Today is the anniversary of Cathy’s meme, In a Vase on Monday. To celebrate she invites us to bring flowers into the house and display them in a different sort of container, so it is actually ‘Not in a Vase on Monday’. Last year I chose a Victorian potty. Somebody else went a step further and arranged their flowers in the lavatory.
But yesterday was the 100th anniversary of Armistice Day so I thought something more sombre is called for. I used my grandmother’s gas mask tin. Although this tin is from the Second World War, mustard gas was first used in the First World War and this is a grim reminder.
My grandmother used this tin for storing a muddle of needles, pins, thimbles, threads, knicker elastic and goodness knows what else. Like all her generation she always sewed; I suppose living through the war made everyone make do and mend. But she hated sewing and whenever you saw the gas mask tin brought out you knew that grandmother would be in a really bad mood. Eventually I inherited the tin and its jumble of contents along with my grandmother’s distaste for anything to do with sewing. A couple of years ago I discarded the contents and decided to use the tin to store seeds in. Today, it seems a fitting receptacle for flowers to pay tribute to the millions of men who were maimed or who died horribly in an obscenely pointless war.
Chrysanthemums have traditionally been associated with death. Christina at My Hesperides Garden says no one has them in the house in Italy. But I love them and I am always glad to have a cheery vase full of them on a gloomy November day. I am not too keen on the mopheads which look like over-lacquered hair styles and need to be fussed over with hairnets and disbudding. But I love the bright daisy or pompom types. Many of them start blooming in October but as the garden is full of so much else at this time I don’t take any notice of them until November. It’s one of my rules, like doing the garden tour in a certain order after a holiday, instead of rushing straight over to look at something eagerly awaited, or refusing to notice plump spring bulbs appearing until after Christmas.
Blooms are getting scarce in November so we need chrysanthemums not as memento mori, but as little patches of sunshine in the garden. My collection is growing but next year I hope to have even more.
Here are some of the ones I put in my tin. Pretty in pink we have the lovely, old, double, dusty pink Chrysanthemum ‘Emperor of China’. This blooms late and its leaves turn red too.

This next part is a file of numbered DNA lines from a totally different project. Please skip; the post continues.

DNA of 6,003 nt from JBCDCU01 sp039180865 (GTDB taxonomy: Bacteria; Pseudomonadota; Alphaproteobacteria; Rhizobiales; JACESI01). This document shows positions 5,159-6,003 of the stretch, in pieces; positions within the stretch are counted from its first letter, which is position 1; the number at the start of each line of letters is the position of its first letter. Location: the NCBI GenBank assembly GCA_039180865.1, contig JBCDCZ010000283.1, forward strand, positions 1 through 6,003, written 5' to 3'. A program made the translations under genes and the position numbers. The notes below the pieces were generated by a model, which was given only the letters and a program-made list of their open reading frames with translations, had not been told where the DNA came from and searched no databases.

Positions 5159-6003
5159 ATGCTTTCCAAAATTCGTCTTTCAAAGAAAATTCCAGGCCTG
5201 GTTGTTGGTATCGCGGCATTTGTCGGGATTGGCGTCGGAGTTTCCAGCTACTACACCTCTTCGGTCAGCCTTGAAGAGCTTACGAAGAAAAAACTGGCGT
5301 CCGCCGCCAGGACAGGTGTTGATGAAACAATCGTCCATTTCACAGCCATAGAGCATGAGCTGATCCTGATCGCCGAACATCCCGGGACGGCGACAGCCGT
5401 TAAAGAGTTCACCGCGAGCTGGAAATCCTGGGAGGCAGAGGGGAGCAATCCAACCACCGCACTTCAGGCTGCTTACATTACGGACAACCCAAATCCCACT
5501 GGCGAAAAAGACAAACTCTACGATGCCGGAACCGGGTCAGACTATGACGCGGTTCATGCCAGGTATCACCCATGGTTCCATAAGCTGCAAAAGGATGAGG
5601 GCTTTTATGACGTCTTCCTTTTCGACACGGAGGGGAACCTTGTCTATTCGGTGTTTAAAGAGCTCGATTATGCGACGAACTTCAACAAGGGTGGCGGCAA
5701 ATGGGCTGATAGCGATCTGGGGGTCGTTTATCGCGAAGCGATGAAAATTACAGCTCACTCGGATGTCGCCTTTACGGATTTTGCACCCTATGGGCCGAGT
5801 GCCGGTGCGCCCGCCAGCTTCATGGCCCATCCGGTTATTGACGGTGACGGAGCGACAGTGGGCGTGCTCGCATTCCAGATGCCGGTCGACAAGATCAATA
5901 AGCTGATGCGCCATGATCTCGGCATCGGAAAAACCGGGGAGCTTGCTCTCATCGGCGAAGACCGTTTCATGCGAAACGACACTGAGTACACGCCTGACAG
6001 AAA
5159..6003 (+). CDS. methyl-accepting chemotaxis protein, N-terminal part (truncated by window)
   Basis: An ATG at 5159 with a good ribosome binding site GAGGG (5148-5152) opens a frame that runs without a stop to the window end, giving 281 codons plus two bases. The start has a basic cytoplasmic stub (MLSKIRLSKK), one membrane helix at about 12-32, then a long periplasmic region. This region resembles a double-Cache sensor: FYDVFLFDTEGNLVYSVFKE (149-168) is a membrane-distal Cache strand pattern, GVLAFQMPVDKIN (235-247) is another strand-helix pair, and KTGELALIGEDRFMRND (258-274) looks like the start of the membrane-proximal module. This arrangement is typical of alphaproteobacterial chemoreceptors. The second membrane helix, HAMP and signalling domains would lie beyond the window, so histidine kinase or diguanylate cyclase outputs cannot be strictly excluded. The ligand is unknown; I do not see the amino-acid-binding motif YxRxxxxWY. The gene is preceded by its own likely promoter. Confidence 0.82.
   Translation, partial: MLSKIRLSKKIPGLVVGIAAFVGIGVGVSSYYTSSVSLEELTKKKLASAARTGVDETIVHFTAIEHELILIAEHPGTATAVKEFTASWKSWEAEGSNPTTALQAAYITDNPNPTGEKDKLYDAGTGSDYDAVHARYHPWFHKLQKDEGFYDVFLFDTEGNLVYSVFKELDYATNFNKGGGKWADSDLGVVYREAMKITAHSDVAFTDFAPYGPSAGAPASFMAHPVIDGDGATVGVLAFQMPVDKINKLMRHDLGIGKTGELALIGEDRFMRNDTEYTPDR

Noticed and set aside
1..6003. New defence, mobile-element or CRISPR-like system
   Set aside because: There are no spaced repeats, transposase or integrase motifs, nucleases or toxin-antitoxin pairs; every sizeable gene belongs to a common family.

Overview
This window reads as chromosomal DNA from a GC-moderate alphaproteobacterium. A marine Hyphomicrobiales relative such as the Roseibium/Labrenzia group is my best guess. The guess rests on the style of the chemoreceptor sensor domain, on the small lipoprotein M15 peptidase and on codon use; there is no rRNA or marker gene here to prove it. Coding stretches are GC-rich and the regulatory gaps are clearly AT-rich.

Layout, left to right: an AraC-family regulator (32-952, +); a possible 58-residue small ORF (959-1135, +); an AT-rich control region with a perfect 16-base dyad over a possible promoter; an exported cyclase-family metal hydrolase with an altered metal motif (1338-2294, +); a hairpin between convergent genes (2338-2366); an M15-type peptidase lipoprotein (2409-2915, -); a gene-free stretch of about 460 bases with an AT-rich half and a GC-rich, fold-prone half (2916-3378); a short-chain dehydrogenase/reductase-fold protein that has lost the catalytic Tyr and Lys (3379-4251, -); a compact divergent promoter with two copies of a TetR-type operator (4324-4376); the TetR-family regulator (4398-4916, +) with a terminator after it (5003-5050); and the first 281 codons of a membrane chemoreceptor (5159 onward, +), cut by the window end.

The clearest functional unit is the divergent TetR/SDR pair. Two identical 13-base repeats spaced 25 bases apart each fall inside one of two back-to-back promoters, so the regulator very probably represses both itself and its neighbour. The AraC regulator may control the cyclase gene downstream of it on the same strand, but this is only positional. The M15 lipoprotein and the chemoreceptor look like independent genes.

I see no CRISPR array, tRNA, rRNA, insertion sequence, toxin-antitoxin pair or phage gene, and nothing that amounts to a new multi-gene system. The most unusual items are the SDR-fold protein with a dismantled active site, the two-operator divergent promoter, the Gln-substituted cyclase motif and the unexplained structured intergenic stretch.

Another double pink is the cute little ‘Mei Kyo’ which is a pompom rather than quilled like the Emperor.
The peachy pompom is ‘Picasso’.
I have several single pinks, this one is called ‘Stratford Pink’, I like it because it has a white halo in the centre.
The most vivid pink is ‘Mrs. Jessie Cooper’.
Chrysanthemum ‘Mary Stoker’ is a lovely peachy colour and blooms for ages.
Dazzling white ‘Edelweiss’ is quite rare.
Other rare ones include gorgeous ‘Chelsea Physic Garden’ which is late blooming and one of my favourites. It is double and deep orange with bronze on the backs of the petals.
‘Margery Fish’ is lemony yellow.
This next one has a red label which means it is on the Plant Heritage Red List for Endangered Plants. I can’t remember its name so I am going to have to do some research. It’s possibly ‘Cottage Lemon’ It has terracotta buds opening to deep yellow flowers, so not really lemony. But it’s gorgeous.
I love this one which is called ‘Cottage Apricot’. It becomes deeper apricot with age and it has a lovely honey scent.
The rest of the ones in the tin are nameless passalongs. Now I have complied with Cathy’s rules I think I will put them into a vase. I don’t want to look at a gas mask tin all week.
The BBC’s Antiques Road Show did a wonderful programme to mark Armistice Day. It was very moving as people brought in artifacts and told heart-breaking stories about family members who had lost their lives and shown great courage and fortitude. A friend of mine was amongst those with a tale to tell.
I don’t have any stories to tell or medals to show, but after my grandparents passed away I inherited a beautiful gold hunter watch and chain. My son has it now. Inside the case, carefully preserved, was a white feather. I know that white feathers were sent to many of the 16,000 Conscientious Objectors who were vilified and treated incredibly harshly during the First World War. Some of them were sentenced to prison or hard labour. People who refused to be complicit in killing their fellow men were mocked at and ostracised. My ancestor was clearly not ashamed of his white feather and he carefully preserved it so it would tell its own tale today.
I have to admit to getting angry when we are told that millions of young men ‘gave’ their lives for their country. In fact they had their lives cynically stolen; a whole generation died, were maimed, or had their lives blighted. And all because as Wilfred Own said, they were told and believed: ‘… The old lie, ‘Dulce et decorum est
Pro Patria mori‘.
But as well as marking Remembrance Day, this is a celebration of the fifth year of Cathy’s enormously popular meme, In a Vase on Monday. So thank you Cathy for bringing us all together and encouraging us to enjoy flowers in the house all year round. Do pop over to Rambling in the Garden to see how Cathy and all her followers are celebrating the occasion.